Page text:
The Promise Ring

The Promise Ring

Brodie’s Warehouse, Orlando • 3.25.98

Jason Gnewikow likes football. It might not be a very punk rock (or alternative or modern rock or, perhaps most appropriately, emo) thing to proclaim but I’m not going to criticize him for it. I could care less, as long as he and his bandmates, Daniel J. Didier and Davey von Bohlen, continue to write and record such great music. Oh, yeah. They also have to bring themselves back to Orlando for the occasional live show.

For those of you who are unfamiliar with the Promise Ring, all I can do is suggest you seek out their 1996 debut, 30degrees Everywhere, and both of its 1997 successors, The Horse Latitudes and Nothing Feels Good. I suppose you’d be inclined to throw them under the emo umbrella, but it might be wise to realize they’re sort of like the “feel good” band of that ever-expanding genre. Usually light and often danceable is their music. Their lyrics tend to be oddly poetic and sweetly surreal. Easily-distinguished are they from their contemporaries.

The local hardcore crowd recently had the opportunity to hear and see the Promise Ring live at Brodie’s (now defunct) Warehouse. In concert, this band is truly something to marvel. They play very well together. Very tight. Precise. It becomes quite clear that each member is extremely talented and an integral part of their trademark sound. Performed were selections from all three of their releases. Included, of course, in their set was the song that seems to have become their anthem, “A Picture Postcard,” as well as the curiously-contagious “Is This Thing On?”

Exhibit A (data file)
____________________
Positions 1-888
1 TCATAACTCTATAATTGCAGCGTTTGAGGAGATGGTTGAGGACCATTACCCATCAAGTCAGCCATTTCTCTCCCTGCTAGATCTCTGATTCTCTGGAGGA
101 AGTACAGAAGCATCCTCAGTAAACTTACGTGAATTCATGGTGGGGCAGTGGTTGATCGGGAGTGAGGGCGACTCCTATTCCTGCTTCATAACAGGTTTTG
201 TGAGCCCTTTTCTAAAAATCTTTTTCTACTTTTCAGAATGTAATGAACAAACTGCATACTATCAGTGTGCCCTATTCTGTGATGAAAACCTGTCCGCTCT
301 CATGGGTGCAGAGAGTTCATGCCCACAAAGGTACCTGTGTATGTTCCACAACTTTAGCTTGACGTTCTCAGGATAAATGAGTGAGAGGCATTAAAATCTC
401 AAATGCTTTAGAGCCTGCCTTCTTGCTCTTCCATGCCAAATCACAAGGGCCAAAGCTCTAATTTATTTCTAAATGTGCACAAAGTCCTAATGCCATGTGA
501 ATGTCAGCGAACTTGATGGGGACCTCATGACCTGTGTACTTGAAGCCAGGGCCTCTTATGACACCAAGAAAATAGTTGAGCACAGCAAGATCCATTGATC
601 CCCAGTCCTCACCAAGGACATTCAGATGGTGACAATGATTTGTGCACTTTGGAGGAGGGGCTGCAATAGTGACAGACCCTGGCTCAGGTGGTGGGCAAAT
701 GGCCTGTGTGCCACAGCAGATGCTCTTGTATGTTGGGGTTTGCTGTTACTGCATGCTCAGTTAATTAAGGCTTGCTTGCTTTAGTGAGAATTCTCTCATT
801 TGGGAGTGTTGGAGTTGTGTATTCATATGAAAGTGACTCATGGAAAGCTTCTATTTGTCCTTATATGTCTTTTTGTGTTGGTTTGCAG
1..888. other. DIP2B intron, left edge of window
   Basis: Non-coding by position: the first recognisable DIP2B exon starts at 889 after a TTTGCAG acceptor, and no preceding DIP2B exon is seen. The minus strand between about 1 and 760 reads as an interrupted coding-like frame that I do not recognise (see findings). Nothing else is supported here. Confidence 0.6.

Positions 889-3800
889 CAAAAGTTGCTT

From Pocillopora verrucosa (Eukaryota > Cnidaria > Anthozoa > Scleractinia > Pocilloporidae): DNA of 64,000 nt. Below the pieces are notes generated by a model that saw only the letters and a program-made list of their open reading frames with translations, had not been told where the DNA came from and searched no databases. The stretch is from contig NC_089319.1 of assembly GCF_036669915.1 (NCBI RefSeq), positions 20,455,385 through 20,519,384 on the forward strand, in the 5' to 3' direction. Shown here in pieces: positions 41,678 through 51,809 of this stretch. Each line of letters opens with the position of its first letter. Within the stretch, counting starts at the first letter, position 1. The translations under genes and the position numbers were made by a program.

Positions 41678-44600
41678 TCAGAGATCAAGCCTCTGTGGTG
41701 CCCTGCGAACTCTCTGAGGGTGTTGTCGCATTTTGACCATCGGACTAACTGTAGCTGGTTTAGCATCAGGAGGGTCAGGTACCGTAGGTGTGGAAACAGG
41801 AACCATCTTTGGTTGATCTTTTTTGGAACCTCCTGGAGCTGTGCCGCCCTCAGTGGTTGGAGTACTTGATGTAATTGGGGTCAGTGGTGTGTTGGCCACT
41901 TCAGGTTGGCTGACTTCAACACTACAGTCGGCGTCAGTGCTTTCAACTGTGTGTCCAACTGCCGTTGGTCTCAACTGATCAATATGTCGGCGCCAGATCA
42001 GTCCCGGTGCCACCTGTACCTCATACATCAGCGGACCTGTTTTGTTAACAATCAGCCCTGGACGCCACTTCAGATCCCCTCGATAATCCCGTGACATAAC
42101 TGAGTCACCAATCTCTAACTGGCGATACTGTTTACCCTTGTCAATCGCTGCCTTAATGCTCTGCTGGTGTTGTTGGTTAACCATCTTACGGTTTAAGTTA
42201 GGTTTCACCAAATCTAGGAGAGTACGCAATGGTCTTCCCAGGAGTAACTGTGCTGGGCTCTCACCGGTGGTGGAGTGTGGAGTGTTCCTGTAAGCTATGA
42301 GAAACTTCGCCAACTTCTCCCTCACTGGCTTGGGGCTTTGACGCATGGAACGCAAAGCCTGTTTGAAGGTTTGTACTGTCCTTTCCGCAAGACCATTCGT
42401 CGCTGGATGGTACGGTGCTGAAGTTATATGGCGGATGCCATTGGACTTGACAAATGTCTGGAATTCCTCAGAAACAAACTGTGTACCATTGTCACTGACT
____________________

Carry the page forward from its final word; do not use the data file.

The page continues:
Shortly before their Orlando appearance, the entire band was involved in a serious accident. Their van flipped on an icy road and, in the process, emptied itself of its every passenger. Everyone was hospitalized but fortunately recovered and managed to continue the tour. At the end of their Brodie’s show, some jerk in the audience attempted to make a joke of what could’ve been much more serious, even fatal. This dolt instantly received recognition from Jason Gnewikow in the form of a very verbal and intense yet rational reminder of how mortal we all are and how thoughtful we should all be of one another. Afterwards, Jason announced their set was supposed to be over, but one more song, “Red Paint,” would be performed so the evening could close without anger.

Incidentally, a benefit fund was begun by Shelly Gnewikow, Jason’s sister, to help with the medical bills and equipment replacement. If you’re interested and able to assist, you can e-mail Shelly (gnewikow@co.dane.wi.us). If you’re one of those lost souls who has managed to remain out of the electric mail loop, you can inadvertently help keep your friendly neighborhood postal worker employed by writing the band directly at The Promise Ring, P.O. Box 93511, Milwaukee, WI, 53203.

The Promise Ring will hopefully continue to bounce back and prosper. I know I’m not the only one looking forward to future releases and tours.

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